September 20, 2014

Jim Dabakis is taking his lessons from Harry Reid

Jim Dabakis, Chair of the Utah Democratic Party (“I once caught a fish this big…” he might be saying. But probably not.) (Photo Credit: Salt Lake Tribune photographer Francisco Kjolseth)

Utah Democratic Chair Jim Dabakis is on the hunt. Or perhaps more accurate, a fishing expedition.

He’s trying to force the Utah Legislature to let him play by different rules than other tax payers by giving him documents for free just because he claims to smell a rat, never mind that he lacks any proof.

Like Harry Reid claiming Mitt Romney hasn’t paid taxes, an assertion that can only be disproved by exposing Romney to undue scrutiny, Dabakis is claiming a foul against the Utah Legislature that can be disproved only by granting Dabakis special privileges not given to other mere humans (i.e. tax payers).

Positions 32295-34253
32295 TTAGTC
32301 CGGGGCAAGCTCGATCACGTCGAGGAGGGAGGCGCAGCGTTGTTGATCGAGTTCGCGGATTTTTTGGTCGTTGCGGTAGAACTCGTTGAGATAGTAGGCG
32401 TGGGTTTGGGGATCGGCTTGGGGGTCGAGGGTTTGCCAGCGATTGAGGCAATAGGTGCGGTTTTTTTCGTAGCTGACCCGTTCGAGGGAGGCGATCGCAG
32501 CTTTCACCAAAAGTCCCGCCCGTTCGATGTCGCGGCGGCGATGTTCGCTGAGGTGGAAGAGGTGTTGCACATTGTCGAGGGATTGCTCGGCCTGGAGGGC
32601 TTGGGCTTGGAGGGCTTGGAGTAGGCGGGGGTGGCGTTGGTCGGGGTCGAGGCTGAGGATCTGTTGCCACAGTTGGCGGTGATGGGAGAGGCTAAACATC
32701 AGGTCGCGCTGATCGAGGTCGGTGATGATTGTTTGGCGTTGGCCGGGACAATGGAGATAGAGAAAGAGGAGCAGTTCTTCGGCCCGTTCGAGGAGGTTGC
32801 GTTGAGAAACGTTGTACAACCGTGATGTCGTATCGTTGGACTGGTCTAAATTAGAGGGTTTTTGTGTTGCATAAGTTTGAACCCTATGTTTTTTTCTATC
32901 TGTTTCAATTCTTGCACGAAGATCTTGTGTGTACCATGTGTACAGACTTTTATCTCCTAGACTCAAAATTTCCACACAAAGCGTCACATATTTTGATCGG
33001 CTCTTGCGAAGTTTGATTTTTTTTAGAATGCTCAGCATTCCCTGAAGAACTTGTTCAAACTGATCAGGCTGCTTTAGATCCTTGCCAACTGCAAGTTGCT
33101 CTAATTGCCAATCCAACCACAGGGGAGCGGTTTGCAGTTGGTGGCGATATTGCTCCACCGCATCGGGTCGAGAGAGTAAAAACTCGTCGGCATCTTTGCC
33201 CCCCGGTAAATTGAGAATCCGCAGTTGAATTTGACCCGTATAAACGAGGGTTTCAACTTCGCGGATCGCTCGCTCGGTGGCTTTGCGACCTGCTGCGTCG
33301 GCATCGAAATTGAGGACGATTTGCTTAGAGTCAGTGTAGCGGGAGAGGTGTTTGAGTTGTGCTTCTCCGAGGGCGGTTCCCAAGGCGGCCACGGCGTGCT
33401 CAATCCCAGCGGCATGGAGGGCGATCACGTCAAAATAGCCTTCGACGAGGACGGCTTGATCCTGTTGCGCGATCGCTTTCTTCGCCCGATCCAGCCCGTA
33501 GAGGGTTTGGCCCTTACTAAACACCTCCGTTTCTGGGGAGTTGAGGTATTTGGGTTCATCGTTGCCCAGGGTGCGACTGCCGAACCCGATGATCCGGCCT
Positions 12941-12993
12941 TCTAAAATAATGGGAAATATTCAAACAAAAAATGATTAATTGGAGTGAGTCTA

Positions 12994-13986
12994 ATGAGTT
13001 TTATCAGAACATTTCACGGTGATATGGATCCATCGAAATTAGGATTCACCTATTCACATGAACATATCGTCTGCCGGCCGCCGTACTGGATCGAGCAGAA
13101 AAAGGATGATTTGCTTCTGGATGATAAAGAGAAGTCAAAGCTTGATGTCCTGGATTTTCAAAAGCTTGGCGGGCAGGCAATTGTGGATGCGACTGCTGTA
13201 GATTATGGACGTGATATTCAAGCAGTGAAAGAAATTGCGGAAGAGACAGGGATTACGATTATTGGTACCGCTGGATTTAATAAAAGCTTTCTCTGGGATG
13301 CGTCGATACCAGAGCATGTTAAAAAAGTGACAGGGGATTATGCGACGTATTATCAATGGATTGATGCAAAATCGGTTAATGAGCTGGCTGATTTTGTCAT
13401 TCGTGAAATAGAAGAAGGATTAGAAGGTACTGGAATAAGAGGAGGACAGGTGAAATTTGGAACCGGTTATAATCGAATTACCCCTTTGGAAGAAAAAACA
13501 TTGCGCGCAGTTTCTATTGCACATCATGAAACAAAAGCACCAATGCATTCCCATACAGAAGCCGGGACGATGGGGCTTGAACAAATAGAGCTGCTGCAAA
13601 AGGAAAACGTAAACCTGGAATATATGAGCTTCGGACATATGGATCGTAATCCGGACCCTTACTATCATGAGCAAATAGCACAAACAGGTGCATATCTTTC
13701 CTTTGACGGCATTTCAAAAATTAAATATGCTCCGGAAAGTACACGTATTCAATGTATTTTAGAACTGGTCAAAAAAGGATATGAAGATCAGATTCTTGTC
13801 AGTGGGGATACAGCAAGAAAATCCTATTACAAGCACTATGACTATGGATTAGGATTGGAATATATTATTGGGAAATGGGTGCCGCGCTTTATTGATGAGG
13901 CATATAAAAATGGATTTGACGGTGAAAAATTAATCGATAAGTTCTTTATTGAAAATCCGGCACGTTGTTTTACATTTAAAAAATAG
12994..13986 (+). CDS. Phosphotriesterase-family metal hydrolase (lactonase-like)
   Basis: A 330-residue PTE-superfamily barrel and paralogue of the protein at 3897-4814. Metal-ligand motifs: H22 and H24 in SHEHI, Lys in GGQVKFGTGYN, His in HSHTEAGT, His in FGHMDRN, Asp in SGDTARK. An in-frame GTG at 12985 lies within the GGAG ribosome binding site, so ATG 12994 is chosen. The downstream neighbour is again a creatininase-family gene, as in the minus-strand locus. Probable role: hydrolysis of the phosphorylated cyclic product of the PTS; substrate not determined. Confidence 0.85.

The Legislature should uphold its duty to the people of Utah and requiring Dabakis and the Democratic Party to pay for the documents Dabakis has requested, just like everyone else. Allowing Dabakis a special priviledge and to have them without paying would set a bad precedent of the Utah Legislature bowing to pressure from political party leaders.

It’s ironic, really. That’s a complaint that Dabakis is usually leveling against the Legislature about Republicans, not the other way around. Funny how things change when the shoe is on the other foot.

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Last year, redistricting conducted transparently and according constitutional parameters redrew the political lines across Utah, adding a Congressional seat and compensating for shifts in population across Utah’s geography. Because Republicans control majorities in the Utah House and Senate (not to mention Republican Governor Gary Herbert), it was Republicans who made the decisions about where the lines were drawn. As Speaker Lockhart said during the redistricting process: